Run the Jewels Rocked the Fillmore With Hard-Hitting Beats and Donald Trump Chants

The poster for the Run the Jewels World Tour imagines members El-P and Killer Mike as Godzilla-like monsters destroying cities and breathing blue fire. It’s the sort of visual aid any rapper (and his ego) would embrace. However, just four years into the collaboration between the two veteran MCs, it isn’t just bravado; it’s the truth. RTJ has the record sales to prove it.

This past Wednesday night, the duo took the stage at the Fillmore Miami Beach victorious and more confident than ever. The day before, various media outlets reported that RTJ found itself atop the R&B/Hip-Hop Albums chart for the first time with its third LP, Run the Jewels 3. After more than 20 years of grinding, each member had found a modicum of individual success, but nothing like this.

As if to drive that point home, the two emerged from the shadows to the triumphant blares of Queen’s “We Are the Champions.” They were lions surveying their pride and the land that now belonged to them. It might have been difficult to see at first thanks to all the smoke, none of which came from a fog machine.

Almost immediately, El-P thanked the fans for helping them score that number one slot before the duo launched into “Talk to Me.” It’s a track that succinctly embodies the crux of what RTJ does so well. In the span of just two and a half minutes, they tackled a whirlwind of topics, including the crack-cocaine epidemic of the '80s, Donald Trump, the Vietnam War, and violence in the African-American community.
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Photo by Karli Evans
That is what makes Run the Jewels an elite rap group — two wordsmiths spitting hard-hitting truths over thumping, equally hard-hitting beats. Assisted by their tour DJ and a little help from the crowd, inserting the odd “RTJ” at appropriate moments and singing every chorus, the two put on a show that was an old-school rap experience for the 21st Century.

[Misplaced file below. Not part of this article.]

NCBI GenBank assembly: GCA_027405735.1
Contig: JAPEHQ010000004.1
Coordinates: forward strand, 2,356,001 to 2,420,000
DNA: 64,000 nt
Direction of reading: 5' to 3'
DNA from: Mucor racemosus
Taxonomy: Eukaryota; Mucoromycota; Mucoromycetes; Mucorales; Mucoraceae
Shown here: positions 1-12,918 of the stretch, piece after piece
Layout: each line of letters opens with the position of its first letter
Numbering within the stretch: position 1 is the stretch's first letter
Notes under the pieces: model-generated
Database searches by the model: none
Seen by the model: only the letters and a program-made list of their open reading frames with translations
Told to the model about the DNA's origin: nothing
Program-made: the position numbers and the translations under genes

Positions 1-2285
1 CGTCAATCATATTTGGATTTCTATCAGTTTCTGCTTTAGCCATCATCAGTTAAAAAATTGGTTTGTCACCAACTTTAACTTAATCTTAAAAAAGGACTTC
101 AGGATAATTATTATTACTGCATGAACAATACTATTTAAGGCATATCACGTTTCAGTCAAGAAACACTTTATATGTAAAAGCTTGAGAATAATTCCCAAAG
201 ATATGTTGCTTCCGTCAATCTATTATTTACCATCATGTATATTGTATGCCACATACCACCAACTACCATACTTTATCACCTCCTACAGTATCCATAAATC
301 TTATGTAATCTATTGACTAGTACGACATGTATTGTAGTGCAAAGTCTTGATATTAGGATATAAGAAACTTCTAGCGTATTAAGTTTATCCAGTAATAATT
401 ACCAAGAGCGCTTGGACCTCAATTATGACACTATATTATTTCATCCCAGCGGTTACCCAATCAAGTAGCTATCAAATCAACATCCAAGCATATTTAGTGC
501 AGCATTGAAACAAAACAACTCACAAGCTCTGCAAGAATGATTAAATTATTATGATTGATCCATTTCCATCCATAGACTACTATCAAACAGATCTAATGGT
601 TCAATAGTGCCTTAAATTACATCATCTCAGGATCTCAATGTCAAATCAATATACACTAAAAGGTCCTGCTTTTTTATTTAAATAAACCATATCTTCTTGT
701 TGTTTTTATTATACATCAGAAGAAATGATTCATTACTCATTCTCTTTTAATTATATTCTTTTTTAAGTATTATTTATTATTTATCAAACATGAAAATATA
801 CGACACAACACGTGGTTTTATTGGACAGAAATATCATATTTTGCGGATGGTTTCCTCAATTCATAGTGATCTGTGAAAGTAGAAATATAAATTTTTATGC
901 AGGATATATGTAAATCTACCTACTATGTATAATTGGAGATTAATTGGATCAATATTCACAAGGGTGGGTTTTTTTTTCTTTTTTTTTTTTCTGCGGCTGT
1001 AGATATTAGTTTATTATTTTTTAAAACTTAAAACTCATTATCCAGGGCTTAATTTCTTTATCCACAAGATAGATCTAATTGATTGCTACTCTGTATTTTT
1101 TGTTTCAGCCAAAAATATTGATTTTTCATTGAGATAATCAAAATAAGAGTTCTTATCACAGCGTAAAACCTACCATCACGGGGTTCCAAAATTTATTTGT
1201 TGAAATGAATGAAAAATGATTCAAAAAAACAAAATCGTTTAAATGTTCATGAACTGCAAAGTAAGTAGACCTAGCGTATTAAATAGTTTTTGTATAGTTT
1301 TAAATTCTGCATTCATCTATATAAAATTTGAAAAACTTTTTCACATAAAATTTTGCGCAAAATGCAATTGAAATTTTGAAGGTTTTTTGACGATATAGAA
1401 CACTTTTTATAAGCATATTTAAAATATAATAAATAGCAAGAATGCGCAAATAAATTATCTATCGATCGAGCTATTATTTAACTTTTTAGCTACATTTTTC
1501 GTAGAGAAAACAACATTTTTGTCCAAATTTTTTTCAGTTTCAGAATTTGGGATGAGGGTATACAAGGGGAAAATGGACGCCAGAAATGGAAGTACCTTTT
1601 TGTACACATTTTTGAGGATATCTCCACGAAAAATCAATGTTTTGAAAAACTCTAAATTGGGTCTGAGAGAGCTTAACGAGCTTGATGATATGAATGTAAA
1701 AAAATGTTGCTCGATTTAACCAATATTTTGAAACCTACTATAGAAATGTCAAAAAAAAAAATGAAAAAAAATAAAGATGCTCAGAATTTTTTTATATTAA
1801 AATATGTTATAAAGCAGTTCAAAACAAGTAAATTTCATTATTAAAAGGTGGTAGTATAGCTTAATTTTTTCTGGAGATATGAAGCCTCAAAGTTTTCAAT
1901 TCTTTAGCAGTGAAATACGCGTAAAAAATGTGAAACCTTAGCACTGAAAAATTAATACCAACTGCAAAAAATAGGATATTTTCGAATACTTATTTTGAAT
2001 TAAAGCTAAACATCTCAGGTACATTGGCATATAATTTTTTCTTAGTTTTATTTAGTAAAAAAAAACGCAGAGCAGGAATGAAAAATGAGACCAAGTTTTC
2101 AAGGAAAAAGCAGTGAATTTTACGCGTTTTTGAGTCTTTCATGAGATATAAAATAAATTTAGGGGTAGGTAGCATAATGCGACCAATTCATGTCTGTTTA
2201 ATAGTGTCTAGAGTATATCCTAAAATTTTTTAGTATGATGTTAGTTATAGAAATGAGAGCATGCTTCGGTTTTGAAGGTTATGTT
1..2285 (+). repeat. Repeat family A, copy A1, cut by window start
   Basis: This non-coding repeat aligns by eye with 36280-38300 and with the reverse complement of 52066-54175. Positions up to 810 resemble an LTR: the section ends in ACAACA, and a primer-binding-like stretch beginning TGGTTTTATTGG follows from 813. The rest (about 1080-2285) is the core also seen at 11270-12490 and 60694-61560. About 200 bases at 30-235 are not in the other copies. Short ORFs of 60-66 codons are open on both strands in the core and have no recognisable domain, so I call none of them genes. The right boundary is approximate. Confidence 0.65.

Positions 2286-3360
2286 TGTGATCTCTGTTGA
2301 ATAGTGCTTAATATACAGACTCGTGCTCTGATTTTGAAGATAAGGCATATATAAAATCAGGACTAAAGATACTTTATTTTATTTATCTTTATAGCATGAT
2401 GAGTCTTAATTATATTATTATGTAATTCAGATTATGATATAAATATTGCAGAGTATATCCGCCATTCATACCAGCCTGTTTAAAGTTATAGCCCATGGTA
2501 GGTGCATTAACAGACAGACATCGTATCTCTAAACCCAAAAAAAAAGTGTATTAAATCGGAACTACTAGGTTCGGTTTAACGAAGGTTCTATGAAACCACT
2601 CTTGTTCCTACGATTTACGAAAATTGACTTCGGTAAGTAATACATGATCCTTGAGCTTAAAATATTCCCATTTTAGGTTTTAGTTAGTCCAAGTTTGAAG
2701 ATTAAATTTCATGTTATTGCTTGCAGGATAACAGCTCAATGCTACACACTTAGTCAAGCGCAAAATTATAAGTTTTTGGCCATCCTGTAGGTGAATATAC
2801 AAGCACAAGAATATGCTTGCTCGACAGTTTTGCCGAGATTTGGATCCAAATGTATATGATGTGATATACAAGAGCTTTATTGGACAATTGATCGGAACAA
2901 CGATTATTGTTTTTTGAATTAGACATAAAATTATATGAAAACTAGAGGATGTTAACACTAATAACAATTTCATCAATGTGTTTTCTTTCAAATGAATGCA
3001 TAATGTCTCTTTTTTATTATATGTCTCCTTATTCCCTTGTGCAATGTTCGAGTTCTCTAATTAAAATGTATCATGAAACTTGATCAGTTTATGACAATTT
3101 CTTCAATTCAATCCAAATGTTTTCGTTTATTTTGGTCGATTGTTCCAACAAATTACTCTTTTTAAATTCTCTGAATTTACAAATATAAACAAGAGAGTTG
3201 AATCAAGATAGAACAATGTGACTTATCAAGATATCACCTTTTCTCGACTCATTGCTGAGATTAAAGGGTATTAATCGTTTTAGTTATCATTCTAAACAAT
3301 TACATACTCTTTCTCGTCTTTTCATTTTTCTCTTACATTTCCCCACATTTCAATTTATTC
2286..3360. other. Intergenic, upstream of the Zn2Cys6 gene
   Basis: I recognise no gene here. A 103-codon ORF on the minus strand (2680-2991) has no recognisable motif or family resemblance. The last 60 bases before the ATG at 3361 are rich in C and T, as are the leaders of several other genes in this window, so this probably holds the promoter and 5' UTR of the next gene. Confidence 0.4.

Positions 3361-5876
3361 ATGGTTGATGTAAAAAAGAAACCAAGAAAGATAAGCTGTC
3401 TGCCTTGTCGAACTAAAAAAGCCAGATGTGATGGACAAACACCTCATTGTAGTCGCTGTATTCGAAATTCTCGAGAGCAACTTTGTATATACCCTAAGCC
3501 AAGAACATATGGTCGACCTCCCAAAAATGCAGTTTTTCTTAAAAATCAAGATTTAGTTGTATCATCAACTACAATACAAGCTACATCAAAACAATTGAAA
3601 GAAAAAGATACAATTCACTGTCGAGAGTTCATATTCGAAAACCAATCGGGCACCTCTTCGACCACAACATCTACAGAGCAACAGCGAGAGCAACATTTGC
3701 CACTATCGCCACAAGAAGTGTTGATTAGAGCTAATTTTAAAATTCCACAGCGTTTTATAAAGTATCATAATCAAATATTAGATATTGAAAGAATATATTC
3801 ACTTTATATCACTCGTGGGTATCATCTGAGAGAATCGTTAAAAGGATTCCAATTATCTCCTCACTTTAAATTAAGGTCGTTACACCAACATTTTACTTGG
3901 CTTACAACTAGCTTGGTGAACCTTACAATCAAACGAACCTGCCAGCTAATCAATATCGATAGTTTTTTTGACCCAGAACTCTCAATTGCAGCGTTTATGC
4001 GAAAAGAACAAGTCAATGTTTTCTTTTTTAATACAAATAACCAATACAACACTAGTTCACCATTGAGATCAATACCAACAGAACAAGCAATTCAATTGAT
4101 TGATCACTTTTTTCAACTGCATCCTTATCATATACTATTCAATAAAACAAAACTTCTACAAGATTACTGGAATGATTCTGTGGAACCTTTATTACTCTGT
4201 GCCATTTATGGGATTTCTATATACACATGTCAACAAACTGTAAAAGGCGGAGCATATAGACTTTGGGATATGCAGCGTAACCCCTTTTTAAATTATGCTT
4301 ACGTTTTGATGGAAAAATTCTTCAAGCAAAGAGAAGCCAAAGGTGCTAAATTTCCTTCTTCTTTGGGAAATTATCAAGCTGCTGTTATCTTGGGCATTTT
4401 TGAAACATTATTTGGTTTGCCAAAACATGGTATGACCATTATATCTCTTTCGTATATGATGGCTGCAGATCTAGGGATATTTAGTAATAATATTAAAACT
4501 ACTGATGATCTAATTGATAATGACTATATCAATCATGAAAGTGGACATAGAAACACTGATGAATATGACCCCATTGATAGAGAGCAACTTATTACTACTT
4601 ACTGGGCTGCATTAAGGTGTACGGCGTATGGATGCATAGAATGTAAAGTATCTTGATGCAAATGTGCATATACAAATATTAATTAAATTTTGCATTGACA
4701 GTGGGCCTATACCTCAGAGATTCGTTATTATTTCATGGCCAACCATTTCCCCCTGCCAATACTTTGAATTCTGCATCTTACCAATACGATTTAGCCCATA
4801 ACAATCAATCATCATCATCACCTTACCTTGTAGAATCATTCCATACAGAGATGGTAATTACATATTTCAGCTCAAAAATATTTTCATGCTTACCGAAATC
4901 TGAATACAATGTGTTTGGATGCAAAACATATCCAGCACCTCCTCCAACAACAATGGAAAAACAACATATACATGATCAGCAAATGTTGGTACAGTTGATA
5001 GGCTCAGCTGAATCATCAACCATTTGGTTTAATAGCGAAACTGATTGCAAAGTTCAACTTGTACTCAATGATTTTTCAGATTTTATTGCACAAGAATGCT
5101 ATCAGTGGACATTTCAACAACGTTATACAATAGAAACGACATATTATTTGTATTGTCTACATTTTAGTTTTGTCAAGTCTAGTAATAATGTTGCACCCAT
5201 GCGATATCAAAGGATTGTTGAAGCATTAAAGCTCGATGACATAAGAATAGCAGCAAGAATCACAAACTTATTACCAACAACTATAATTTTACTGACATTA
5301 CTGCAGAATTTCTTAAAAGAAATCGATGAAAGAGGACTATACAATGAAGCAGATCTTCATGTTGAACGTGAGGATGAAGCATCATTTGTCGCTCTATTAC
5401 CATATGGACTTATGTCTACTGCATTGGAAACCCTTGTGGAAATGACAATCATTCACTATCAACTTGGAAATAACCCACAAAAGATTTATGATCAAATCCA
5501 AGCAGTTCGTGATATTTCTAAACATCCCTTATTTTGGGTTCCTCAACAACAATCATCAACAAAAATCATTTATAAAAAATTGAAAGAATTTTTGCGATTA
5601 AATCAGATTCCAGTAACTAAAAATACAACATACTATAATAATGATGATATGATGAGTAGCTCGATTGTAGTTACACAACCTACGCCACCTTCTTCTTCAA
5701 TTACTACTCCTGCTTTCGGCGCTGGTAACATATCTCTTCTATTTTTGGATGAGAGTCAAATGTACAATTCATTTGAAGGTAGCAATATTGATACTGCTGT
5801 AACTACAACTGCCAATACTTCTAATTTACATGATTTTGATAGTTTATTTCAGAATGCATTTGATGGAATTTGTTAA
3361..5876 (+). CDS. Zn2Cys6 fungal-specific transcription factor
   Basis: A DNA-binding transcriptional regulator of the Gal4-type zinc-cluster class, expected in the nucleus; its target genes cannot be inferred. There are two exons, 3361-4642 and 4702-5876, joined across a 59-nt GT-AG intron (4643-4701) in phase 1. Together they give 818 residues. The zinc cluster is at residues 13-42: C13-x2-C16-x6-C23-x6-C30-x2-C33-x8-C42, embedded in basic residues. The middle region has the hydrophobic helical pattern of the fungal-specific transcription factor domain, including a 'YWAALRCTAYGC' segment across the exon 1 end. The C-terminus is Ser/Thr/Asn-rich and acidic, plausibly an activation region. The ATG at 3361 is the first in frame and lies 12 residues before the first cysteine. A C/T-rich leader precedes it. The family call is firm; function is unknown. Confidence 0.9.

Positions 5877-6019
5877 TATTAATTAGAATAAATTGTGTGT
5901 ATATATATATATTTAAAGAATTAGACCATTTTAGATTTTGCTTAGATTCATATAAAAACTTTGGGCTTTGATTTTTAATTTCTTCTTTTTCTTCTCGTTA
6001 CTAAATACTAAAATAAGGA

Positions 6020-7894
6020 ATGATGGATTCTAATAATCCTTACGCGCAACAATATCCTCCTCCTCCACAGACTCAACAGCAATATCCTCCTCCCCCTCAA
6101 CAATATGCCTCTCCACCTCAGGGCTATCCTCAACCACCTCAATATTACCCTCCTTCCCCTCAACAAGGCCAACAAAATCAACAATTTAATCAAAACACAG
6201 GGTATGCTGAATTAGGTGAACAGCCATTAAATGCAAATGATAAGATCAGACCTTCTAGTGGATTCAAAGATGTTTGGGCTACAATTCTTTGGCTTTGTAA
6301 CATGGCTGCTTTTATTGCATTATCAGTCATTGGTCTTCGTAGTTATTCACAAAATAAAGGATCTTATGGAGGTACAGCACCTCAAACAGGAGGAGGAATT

Aside from their lyrical creativity, much of what makes this partnership work so well is their onstage chemistry. The interplay between El-P and Killer Mike is flawless. They weave in and out of each other’s verses and have even perfected a bit of choreography, bouncing and hopping in sync to the rhythm of each other’s words.

The Atlanta-meets-Brooklyn duo used their voices as not only instruments but also weapons of war, specifically against second-rate hip-hop, lesser talents, the broken American political system, social injustices, and a lifeless night on the couch.
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Photo by Karli Evans
Standout cuts included “Oh My Darling Don’t Cry,” “Panther Like a Panther” (which features Trina, but sadly the Miami native was absent from the show), “Lie, Cheat, Steal,” and the closer, “Close Your Eyes (And Count to Fuck).”

Between some songs, both El-P and Killer Mike busied themselves with advice and exaltations. “If you didn’t come with her,” Killer Mike shouted at one point, “don’t touch her, or we’ll punch you in the face.” In addition to respecting the ladies at the show, he also asked everyone to be careful if they crowd-surfed. Later, with numerous RTJ hand signs in the air, Killer Mike declared, “We a motherfuckin’ community!”

That sentiment fell on deaf ears for a few idiots: A minor fight erupted in the pit but was quickly broken up. Similar incidents occurred in Tampa and Nashville earlier in the tour. Some people just shouldn’t leave their homes.

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Photo by Karli Evans
Still, a common enemy can always bring people together. Not long after El-P lamented that it had been “a stressful couple of months,” chants of “Fuck Donald Trump” rang through the Fillmore, to which Killer Mike punctuated with a simple “yup” after each beat. It was fitting that this led directly into “Lie, Cheat, Steal,” a commentary on the hidden powers that be, running our lives by lying, cheating, stealing, killing, and, ultimately, winning.

The now-iconic Run the Jewels logo was designed by El-P and artist Nick Gazin. In a 2015 interview, Gazin explained that the logo is a visual representation of robbing or snatching someone’s chain. However, he went on to say that at the heart of it, “The whole image is about coming back after having been beaten down." It’s the sort of layered symbolism with double meanings that speaks to the pair of elements that make Run the Jewels critical and fan favorites. On the surface, RTJ is an intense group that forces listeners to vibe to its sound. But once we take the time to listen more closely, the message is one of opening our eyes to the wrongs of the world and battling back with our collective might.